Photo/IllutrationHonda Motor Co.’s factory in Wuhan, central China, where the new coronavirus is believed to have originated (Asahi Shimbun file photo)

Japanese companies are feeling the impact of the coronavirus outbreak as they cut back their operations in China, rethink strategies about reopening factories once the scare is over and impose a ban on business trips there.

Many Japanese companies have issued travel bans to China, regardless of the destination, amid reports the deadly virus is rapidly spreading even though the central city of Wuhan, where it is believed to have originated, remains under lockdown.

Honda Motor Co. announced Jan. 28 it will postpone a resumption of its motorcycle manufacturing operations in a venture jointly operated by a Chinese partner to February.

The company's motorcycle business is based in Shanghai. The factories were expected to reopen after the Lunar New Year holiday ends on Jan. 30.

But Shanghai authorities urged businesses in the city, including Honda, to put off restarts as the disease is moving rapidly beyond Wuhan in Hubei province to other parts of China.

Honda said it will postpone the restart of its main office in Shanghai to Feb. 10 or later, and that of its motorcycle factories in Tianjin and Taicang in Jiangsu province to Feb. 9 or later based on directives from local authorities.

The delays are certain to hit Honda hard as the motorcycle factories produce 850,000 units annually for nearly 40 percent of Honda’s annual output of 2.1 million units in China.

Honda also operates three car factories in Wuhan. Its Japanese employees there are expected to return to Japan on aircraft chartered by the Japanese government.

Toilet maker Toto Ltd. will also delay reopening its two Shanghai-based factories that manufacture lavatory basins and Washlet electronic toilet seats. The one for lavatory basins was initially scheduled to restart Jan. 31, and the one for the Washlet on Feb. 2.

“It is difficult to accurately gauge the impact of the delay,” said a Toto representative, adding that the company may move its production out of China.

Kyocera Corp. also put off restarting its factory that makes electronic parts in Shanghai.

“We are closely watching developments, as we have no clue how long the infection crisis will continue,” a Kyocera official said.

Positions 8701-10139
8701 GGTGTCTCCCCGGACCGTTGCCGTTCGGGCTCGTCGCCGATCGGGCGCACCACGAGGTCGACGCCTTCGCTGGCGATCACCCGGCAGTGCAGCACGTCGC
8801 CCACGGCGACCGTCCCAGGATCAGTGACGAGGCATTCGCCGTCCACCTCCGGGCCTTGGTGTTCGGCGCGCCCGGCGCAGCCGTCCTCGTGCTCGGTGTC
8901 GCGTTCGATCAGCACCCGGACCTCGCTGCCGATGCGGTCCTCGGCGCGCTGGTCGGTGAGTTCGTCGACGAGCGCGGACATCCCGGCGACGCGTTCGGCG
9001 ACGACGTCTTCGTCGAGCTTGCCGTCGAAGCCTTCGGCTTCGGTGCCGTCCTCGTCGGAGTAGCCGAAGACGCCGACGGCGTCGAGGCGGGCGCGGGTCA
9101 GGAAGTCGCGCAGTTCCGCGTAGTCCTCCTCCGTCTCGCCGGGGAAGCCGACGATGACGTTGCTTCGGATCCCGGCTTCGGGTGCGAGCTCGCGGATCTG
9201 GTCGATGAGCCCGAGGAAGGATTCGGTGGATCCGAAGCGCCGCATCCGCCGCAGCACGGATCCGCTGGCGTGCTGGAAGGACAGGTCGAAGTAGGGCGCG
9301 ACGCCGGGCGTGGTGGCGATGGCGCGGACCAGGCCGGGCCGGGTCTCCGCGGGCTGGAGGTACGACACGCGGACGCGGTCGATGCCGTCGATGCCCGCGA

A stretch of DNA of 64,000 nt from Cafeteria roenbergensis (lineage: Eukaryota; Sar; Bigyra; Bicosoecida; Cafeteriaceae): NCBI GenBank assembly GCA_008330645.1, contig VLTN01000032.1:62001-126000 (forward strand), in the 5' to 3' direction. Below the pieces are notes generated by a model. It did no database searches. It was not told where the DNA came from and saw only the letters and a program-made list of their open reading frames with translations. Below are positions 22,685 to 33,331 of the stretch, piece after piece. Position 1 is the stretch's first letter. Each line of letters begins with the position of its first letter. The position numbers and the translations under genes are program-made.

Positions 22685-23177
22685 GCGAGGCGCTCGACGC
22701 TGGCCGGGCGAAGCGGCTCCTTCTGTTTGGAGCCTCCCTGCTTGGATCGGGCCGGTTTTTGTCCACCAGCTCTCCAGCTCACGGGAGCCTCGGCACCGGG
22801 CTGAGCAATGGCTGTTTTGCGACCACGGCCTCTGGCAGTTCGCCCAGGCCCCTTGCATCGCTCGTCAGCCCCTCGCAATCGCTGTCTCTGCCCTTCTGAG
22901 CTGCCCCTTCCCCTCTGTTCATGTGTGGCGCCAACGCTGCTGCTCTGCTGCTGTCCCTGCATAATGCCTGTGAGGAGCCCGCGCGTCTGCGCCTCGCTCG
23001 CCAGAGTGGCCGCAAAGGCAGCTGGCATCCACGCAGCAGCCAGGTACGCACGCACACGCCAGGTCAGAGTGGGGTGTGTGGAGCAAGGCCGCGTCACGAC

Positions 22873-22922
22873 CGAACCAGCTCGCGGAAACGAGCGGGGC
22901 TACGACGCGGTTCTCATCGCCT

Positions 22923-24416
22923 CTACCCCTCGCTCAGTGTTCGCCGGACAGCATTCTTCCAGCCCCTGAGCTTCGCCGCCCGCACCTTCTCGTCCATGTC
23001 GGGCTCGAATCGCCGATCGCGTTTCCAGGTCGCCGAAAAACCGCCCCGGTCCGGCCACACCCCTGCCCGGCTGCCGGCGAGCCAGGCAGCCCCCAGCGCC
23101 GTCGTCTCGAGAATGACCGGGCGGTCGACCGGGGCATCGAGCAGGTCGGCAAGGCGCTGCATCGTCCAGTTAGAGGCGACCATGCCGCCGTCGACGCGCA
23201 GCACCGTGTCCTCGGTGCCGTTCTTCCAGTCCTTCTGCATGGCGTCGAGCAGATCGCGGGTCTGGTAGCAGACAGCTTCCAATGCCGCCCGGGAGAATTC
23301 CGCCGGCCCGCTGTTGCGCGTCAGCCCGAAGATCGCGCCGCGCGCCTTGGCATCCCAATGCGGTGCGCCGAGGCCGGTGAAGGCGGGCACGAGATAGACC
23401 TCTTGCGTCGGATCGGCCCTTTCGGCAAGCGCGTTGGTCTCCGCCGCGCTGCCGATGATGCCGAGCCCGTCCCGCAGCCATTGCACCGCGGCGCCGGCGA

Fujitsu General Ltd., which operates factories to make air conditioners in Shanghai and Wuxi, a city in Jiangsu province, said it will consider moving its manufacturing to Thailand if containing the outbreak is expected to be a prolonged process.

The company said employees working at the factories in Shanghai and Wuxi come from all over China and may not be able to return to their work even after the Lunar New Year due to travel restrictions imposed by Chinese authorities.

An official with a major automotive parts supplier expressed concern that the company factory in Amoy, Fujian province, may be forced to adjust production due to the shutdown of Japanese carmakers’ Chinese factories.

“We cannot say we will be OK in this crisis as we are located outside Wuhan,” said the official. “We need to make our next move while carefully watching developments in the supply chain throughout China.”

The negative impact will not be limited to manufacturing factories.

Fast Retailing Co., which operates fast fashion retail brand Uniqlo, said the number of Uniqlo outlets closed temporarily in China had expanded to 100 as of Jan. 28. The company operated 750 Uniqlo outlets in China at the end of the last year.

The outlets were closed in line with directives issued by local authorities or the management of the facilities in which they are located.

As to when the shops will reopen or whether more stores will close in coming weeks, a Uniqlo public relations official said, “We cannot say at this stage.”

As the crisis deepens, a growing number of Japanese companies have moved to restrict business trips to any destination in China.

On Jan. 28, Kansai Electric Power Co. issued a travel ban that will affect about 20,000 employees.

Osaka Gas Co. issued a similar directive on Jan. 27.

Shiseido Japan Co., a leading cosmetics maker, announced a blanket ban on business trips to China the same day. It previously prohibited travel to Wuhan and nearby municipalities.

Nishi-Nippon Railroad Co., based in Fukuoka, said two employees assigned to an international logistics subsidiary in Guangzhou, Guangdong province, returned to Japan on Jan. 27 at their own request.

To prepare for a protracted period of crisis, Toyota Motor Corp. is recommending that family members of its employees working at its plants in Tianjin and Guangzhou return to Japan temporarily.